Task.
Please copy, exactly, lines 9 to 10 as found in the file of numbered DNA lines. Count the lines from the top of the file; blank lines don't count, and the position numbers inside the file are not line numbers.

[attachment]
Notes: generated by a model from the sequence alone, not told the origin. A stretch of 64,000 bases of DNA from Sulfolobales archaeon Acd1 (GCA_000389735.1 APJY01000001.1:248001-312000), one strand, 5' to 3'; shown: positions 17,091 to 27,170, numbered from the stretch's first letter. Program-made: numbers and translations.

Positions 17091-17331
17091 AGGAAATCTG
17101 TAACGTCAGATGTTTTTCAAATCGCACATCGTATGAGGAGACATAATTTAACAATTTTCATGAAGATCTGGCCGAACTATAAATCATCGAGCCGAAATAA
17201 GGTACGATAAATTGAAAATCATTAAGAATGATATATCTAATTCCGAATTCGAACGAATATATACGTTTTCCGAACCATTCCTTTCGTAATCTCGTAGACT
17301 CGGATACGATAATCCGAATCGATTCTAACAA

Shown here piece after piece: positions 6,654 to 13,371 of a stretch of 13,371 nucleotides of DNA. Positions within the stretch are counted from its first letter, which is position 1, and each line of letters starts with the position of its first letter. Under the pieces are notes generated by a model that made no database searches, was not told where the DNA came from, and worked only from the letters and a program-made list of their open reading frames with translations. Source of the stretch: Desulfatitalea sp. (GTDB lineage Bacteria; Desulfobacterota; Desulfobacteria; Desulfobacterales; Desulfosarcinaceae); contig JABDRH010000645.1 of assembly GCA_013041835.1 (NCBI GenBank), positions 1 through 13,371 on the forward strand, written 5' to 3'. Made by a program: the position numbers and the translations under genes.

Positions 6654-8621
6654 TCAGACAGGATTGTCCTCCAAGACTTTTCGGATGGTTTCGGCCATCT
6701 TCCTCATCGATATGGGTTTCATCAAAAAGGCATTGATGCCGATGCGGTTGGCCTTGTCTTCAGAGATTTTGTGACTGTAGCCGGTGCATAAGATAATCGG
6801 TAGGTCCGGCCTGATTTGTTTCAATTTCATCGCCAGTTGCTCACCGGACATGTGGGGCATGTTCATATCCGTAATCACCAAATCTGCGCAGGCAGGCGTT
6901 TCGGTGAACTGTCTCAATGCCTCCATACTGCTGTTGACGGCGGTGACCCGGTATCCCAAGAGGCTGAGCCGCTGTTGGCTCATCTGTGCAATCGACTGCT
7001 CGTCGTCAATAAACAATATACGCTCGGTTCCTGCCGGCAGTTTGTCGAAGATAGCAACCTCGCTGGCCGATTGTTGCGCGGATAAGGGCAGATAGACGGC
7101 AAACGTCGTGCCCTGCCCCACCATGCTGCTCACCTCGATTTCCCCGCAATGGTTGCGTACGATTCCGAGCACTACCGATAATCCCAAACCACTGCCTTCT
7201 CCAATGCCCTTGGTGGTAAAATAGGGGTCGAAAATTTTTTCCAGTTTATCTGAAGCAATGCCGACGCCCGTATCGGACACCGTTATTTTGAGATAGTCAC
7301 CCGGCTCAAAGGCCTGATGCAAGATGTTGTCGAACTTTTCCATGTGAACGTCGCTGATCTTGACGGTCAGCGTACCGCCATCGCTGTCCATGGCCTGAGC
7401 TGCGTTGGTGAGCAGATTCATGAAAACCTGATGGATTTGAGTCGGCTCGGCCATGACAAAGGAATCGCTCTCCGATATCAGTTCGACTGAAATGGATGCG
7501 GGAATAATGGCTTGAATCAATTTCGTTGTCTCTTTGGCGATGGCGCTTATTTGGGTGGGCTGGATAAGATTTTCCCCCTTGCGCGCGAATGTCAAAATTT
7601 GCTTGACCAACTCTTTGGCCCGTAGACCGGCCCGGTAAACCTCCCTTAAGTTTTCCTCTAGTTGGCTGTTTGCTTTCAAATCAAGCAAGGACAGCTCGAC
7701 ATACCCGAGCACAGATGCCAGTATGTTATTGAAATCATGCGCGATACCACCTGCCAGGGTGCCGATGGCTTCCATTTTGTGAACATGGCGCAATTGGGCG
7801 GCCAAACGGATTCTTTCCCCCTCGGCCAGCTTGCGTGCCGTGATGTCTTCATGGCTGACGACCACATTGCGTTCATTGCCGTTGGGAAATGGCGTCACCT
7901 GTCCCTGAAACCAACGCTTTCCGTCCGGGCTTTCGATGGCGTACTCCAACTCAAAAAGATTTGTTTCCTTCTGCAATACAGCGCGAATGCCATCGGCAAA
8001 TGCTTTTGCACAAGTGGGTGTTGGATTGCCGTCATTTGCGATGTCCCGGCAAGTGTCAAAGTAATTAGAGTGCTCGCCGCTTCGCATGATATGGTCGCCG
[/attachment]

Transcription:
6654 TCAGACAGGATTGTCCTCCAAGACTTTTCGGATGGTTTCGGCCATCT
6701 TCCTCATCGATATGGGTTTCATCAAAAAGGCATTGATGCCGATGCGGTTGGCCTTGTCTTCAGAGATTTTGTGACTGTAGCCGGTGCATAAGATAATCGG